Your JavaScript is turned off or you have an old version of Adobe's Flash Player. Get the latest Flash player.
Astronauts Train in Underwater Labi
X
George Putic
July 25, 2014 7:25 PM
In the world’s only underwater laboratory, four U.S. astronauts train for a planned visit to an asteroid. The lab - called Aquarius- is located five kilometers off Key Largo, in southern Florida. Living in close quarters and making excursions only into the surrounding ocean, they try to simulate the daily routine of a crew that will someday travel to collect samples of a rock orbiting far away from earth. VOA’s George Putic has more.
Video

Video Astronauts Train in Underwater Lab

In the world’s only underwater laboratory, four U.S. astronauts train for a planned visit to an asteroid. The lab - called Aquarius- is located five kilometers off Key Largo, in southern Florida. Living in close quarters and making excursions only into the surrounding ocean, they try to simulate the daily routine of a crew that will someday travel to collect samples of a rock orbiting far away from earth. VOA’s George Putic has more.
Video

Video Not Even Monks Spared From Thailand’s Junta-Backed Morality Push

With Thailand’s military government firmly in control after May’s bloodless coup, authorities are carrying out plans they say are aimed at restoring discipline, morality and patriotism to all Thais. The measures include a crackdown on illegal gambling, education reforms to promote students’ moral development, and a new 24-hour phone hotline for citizens to report misbehaving monks. Steve Sandford reports from Bangkok.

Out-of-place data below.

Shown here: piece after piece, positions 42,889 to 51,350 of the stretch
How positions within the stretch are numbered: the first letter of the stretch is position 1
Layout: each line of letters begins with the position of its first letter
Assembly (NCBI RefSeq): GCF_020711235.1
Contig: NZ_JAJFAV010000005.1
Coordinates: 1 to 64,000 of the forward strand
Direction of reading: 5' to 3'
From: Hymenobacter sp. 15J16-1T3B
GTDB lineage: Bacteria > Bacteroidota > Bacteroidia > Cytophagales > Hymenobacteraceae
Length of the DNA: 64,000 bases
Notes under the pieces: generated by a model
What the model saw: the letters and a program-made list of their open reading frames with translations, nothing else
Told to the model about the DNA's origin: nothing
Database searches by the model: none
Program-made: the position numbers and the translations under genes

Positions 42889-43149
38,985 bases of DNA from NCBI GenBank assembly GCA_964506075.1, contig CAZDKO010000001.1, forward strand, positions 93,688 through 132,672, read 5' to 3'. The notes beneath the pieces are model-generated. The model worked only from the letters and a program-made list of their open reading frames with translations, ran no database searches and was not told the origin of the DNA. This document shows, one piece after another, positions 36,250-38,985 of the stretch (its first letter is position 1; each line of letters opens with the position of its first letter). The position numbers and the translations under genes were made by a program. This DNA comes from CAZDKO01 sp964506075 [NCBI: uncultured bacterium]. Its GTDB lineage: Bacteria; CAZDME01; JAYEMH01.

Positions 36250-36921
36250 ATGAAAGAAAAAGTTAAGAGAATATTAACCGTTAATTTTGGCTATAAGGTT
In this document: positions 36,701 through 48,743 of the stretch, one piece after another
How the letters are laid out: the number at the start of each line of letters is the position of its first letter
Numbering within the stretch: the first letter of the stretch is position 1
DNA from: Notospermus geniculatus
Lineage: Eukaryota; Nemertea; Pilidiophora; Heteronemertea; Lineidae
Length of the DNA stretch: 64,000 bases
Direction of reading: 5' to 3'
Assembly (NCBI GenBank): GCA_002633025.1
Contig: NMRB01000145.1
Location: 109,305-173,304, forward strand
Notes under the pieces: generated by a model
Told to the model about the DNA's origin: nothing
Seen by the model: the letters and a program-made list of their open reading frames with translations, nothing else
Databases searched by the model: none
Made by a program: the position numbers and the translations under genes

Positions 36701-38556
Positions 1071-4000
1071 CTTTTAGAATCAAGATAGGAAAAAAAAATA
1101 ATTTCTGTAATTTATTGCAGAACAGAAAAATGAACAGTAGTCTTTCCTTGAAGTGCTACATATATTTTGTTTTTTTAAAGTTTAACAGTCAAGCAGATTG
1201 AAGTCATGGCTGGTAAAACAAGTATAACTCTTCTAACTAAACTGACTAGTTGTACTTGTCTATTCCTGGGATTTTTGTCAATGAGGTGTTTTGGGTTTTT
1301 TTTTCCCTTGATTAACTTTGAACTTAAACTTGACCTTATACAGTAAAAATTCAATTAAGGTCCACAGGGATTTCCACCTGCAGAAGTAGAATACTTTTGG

Video

Video Virtual Program Teaches Farming Skills

In a fast-changing world beset by unpredictable climate conditions, farmers cannot afford to ignore new technology. Researchers in Australia are developing an online virtual world program to share information about climate change and more sustainable farming techniques for sugar cane growers. As VOA's Zlatica Hoke reports, the idea is to create a wider support network for farmers.
Video

Video Airline Expert: Missile will Show Signature on Debris

The debris field from Malaysia Airlines Flight 17 is spread over a 21-kilometer radius in eastern Ukraine. It is expected to take investigators months to sort through the airplane pieces to learn about the missile that brought down the jetliner and who fired it. VOAs Carolyn Presutti explains how this work will be done.
Video

Video Treatment for Childhood Epilepsy Heats up Medical Marijuana Debate

In the United States, marijuana is classed as an illegal drug by the federal government. But nearly half the states have legalized it, to some degree. Proponents say some strains of marijuana might have exceptional health benefits, for treating pain or inflammation in chronic conditions such as cancer, multiple sclerosis and epilepsy. Shelley Schlender reports on a strain of medical marijuana developed in Colorado that is reputed to reduce seizures in childhood epilepsy
Video

Video Airbus Adds Metal 3D Printed Parts to New Jets

By the end of this year, European aircraft manufacturing consortium Airbus plans to deliver the first of its new, extra-wide-body passenger jets, the A350-XWB. Among other technological innovations, the new plane will also incorporate metal parts made in a 3-D printer. VOA's George Putic has more.
Video

Video AIDS Conference Welcomes Exciting Developments in HIV Treatment, Prevention

Significant strides have been made in recent years toward the treatment and prevention of HIV, the virus that causes AIDS. This year, at the International AIDS Conference, the AIDS community welcomed progress on a new pill that may prevent transmission of the deadly virus. VOA’s Anita Powell reports from Melbourne, Australia.
Video

Video IAEA: Iran Turns its Enriched Uranium Into Less Harmful Form

Iran has converted its stockpiles of enriched uranium into a less dangerous form that is more difficult to use for nuclear weapons, according to the United Nations’ Atomic Energy Agency. The move complies with an interim deal reached with Western powers on Iran's nuclear program last year, in exchange for easing of sanctions. Henry Ridgwell reports for VOA from London.

AppleAndroid